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"Which one is Bobby?" is the first thing I remember Moe Howard saying as my friend Bill Janin and I entered his home. His wife, Helen, was closing the door behind us when it suddenly occurred to me that after five years of corresponding by mail, Moe had no idea what I looked like. My scrapbooks were filled with his pictures, but I had never thought to send him mine. "I’m Bobby," I announced while reaching to shake his hand. Just over five feet tall, Moe appeared to be sizing up my six-foot frame. "Who put you way the hell up there?" he asked. With that, Moe directed us into his living room. The day I had dreamed about for so long had finally arrived.

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My story begins in the spring of 1968. Comedian and actor Joey Bishop had a late-night talk show on ABC that competed with NBC's "The Tonight Show with Johnny Carson." I was only twelve years old and was usually in bed by the time the late-night talk shows came on. But one night, I remember being awakened shortly after 11 P.M. by my mother who told me that the Three Stooges were on The Joey Bishop Show. She knew how much I enjoyed the Stooges on television and how much I would want to see them. The show was also in color and we had a new color television. Besides, I had never seen the Three Stooges in color.


The last time I saw them was in "The Outlaws IS Coming!" in 1965 at the neighborhood movie theater. For a twelve-year-old, three years is a lifetime. ​It was a surprise to see them on a late-night talk show. That was usually reserved for celebrities who were promoting a new movie, TV show, or book. I recall being excited to see them and glad to know they were still working. It was Moe, Larry, and Curly-Joe. 

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The Stooges visit "The Joey Bishop Show" in the late 1960s.

I began corresponding with Moe Howard when I was twelve years old. One might say we were pen pals from June of 1968 until his death in May of 1975. During that seven year period, I received twenty-seven hand-written letters and collected a scrapbook full of memorabilia.

After five years of corresponding by mail, I eventually had the good fortune of meeting Moe at his home in Los Angeles in July of 1973. I have chronicled the experience on this website for other Stooge fans to enjoy. As I get older, I have come to realize what a special time that had been.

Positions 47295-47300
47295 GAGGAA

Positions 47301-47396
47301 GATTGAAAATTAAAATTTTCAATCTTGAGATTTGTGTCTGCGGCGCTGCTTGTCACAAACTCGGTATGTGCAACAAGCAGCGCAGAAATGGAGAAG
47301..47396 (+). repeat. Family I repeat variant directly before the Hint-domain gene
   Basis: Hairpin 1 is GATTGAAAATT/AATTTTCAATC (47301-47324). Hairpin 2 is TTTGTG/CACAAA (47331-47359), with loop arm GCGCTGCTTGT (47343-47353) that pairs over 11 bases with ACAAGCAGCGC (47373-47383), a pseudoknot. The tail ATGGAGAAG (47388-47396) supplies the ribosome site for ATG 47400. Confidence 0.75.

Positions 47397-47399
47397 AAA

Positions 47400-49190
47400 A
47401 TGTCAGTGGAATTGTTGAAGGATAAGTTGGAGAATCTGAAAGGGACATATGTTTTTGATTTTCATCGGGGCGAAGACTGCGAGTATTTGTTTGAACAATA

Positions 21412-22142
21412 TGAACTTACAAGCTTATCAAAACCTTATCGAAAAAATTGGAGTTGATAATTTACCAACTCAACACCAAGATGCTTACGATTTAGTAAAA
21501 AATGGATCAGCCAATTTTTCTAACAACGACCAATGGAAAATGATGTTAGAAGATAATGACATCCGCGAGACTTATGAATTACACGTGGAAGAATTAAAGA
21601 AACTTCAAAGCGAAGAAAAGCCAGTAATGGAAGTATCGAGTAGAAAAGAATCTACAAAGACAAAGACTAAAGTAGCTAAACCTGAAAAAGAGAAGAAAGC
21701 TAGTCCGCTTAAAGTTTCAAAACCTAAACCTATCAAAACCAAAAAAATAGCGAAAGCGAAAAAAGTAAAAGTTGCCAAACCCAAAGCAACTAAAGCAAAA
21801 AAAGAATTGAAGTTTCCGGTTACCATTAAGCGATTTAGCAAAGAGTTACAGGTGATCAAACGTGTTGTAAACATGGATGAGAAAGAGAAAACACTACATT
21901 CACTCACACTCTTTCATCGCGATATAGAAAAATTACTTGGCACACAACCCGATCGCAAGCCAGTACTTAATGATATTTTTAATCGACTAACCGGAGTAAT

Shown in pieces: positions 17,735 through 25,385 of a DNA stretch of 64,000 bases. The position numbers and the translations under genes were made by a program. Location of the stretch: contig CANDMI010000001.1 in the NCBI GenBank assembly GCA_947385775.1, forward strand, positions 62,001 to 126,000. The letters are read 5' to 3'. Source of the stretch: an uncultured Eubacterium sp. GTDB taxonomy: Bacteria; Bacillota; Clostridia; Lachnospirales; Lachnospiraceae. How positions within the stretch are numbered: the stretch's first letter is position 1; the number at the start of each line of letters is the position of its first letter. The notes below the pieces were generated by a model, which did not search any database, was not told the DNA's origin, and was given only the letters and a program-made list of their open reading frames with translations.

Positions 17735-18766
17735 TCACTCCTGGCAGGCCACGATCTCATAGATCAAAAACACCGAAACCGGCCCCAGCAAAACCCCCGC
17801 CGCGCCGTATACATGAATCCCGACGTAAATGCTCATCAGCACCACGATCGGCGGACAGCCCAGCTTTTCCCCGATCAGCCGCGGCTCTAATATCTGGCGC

On film, Moe Howard did not appear to be the type of person who would open his heart or his home to fans. But the more I have learned about Moe over the years, especially through his book, Moe Howard & The Three Stooges, other books by his late daughter, Joan Howard Maurer, and stories from others close to him, the more I have come to realize that the Moe I met was the true Moe Howard. In person, he was serious and businesslike, but underneath, he was a giving and caring man who took his fans seriously and truly enjoyed entertaining others. I also learned that he was also very giving of his time and he could be generous with his money.

This is a revision of the website originally created in 1995 when the Internet was relatively new. I found this to be a great opportunity to share my story with other Three Stooges fans. Since then, I have heard from hundreds, if not thousands, of others who enjoyed the Stooges as much as I did. I have even gotten to know others who knew them, relatives, and other fans who Moe corresponded with as well. After all, I also enjoy listening to or reading about others who knew them. 


Much of the memorabilia I've collected over the years has been included such as the primitive sixty-second home movie that I shot with Moe in his backyard on Saturday, July 28, 1973. Many of the autographed photos and other items that Moe sent me over the years are also a part of the website. There are also radio interviews with Moe and Larry from 1974 recorded only months before they passed away.


For the true Stoogephile, I have included complete copies of two original Three Stooges scripts, "Booby Dupes" (1943) and "Micro-phonies" (1945).

As the years go by, that afternoon with Moe in July 1973 sometimes seems like a lifetime ago. But time has its rewards. For instance, certain truths about the Stooges have become clearer to me. First of all, the Three Stooges are timeless. Second, their style is unique. No individual or group has ever successfully imitated the Stooges’ brand of farcical humor. Their timing was impeccable and no one has even come close the natural comic talent of Jerry "Curly" Howard. Third, to the chagrin of many a Hollywood critic, the Three Stooges’ appeal is universal. Responding to a typically critical review of one of their more successful features, Moe Howard explained, "Nobody likes The Three Stooges but the public." He must have been right. No comedy team in film history has remained as consistently popular as The Three Stooges. 


 I hope you enjoy the following presentation as much as I enjoyed putting it together. Now, spread out!


- Bob Bernet

Table of Contents

Chapter One

Chapter Two:


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Moe Howard and The 3 Stooges is the original title of Moe's autobiography which was published posthumously. The book has been republished under the title, I Stooged To Conguer, which is below.

Both are available through

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